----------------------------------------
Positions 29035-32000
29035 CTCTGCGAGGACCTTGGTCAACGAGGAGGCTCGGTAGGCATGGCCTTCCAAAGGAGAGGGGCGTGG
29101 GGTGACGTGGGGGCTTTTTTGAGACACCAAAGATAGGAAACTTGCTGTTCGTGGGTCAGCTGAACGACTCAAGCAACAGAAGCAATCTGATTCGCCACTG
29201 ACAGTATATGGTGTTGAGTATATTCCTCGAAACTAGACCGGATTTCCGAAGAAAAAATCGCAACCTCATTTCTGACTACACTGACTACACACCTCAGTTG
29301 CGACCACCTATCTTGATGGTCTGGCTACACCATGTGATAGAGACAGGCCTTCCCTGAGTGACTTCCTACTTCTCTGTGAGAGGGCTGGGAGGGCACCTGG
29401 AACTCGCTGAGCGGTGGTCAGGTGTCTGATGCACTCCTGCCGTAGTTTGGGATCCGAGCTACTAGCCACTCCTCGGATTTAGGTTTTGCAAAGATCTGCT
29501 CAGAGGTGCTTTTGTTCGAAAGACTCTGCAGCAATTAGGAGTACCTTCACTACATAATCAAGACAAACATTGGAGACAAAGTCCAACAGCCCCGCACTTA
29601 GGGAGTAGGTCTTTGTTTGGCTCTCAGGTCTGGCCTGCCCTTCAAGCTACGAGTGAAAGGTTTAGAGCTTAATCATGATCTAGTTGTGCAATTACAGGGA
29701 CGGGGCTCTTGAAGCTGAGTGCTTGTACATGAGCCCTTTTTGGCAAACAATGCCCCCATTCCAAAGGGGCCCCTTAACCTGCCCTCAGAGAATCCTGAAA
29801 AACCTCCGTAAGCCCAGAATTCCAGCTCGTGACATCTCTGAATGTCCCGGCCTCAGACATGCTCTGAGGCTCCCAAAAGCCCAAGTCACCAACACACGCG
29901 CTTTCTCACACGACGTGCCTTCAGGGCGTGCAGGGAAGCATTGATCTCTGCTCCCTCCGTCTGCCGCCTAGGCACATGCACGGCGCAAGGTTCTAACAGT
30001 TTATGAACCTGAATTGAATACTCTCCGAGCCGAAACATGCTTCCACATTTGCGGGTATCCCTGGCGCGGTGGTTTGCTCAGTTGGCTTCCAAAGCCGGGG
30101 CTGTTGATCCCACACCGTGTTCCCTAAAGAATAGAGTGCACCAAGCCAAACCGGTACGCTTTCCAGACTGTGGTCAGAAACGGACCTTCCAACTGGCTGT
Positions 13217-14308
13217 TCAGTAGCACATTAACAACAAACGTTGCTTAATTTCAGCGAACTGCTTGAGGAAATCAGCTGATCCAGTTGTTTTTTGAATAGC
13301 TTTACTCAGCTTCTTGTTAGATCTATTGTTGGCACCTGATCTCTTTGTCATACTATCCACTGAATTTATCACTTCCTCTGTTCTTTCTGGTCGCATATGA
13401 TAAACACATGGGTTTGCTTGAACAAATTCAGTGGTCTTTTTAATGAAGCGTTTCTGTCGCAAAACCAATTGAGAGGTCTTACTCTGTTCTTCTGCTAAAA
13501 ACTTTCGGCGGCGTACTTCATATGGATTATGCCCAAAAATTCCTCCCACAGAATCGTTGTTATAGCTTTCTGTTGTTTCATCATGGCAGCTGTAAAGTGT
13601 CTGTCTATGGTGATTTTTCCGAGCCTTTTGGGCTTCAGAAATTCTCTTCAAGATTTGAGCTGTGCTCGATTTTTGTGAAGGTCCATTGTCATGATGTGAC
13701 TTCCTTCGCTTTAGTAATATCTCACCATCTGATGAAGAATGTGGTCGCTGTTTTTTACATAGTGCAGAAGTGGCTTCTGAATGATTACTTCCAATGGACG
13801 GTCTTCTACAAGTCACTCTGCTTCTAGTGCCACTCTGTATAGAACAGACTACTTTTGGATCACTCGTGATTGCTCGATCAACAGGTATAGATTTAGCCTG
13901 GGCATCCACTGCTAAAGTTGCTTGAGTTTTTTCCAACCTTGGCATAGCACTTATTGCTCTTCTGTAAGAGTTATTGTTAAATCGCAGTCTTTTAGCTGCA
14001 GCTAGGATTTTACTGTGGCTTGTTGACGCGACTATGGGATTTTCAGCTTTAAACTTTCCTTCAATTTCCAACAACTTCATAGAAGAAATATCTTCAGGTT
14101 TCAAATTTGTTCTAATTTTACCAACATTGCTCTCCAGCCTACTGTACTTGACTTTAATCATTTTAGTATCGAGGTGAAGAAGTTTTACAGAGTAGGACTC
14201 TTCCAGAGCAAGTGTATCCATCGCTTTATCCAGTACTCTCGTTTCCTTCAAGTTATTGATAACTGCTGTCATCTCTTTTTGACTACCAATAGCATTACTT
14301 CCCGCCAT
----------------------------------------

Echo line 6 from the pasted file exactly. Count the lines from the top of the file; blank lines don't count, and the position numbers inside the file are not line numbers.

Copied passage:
29401 AACTCGCTGAGCGGTGGTCAGGTGTCTGATGCACTCCTGCCGTAGTTTGGGATCCGAGCTACTAGCCACTCCTCGGATTTAGGTTTTGCAAAGATCTGCT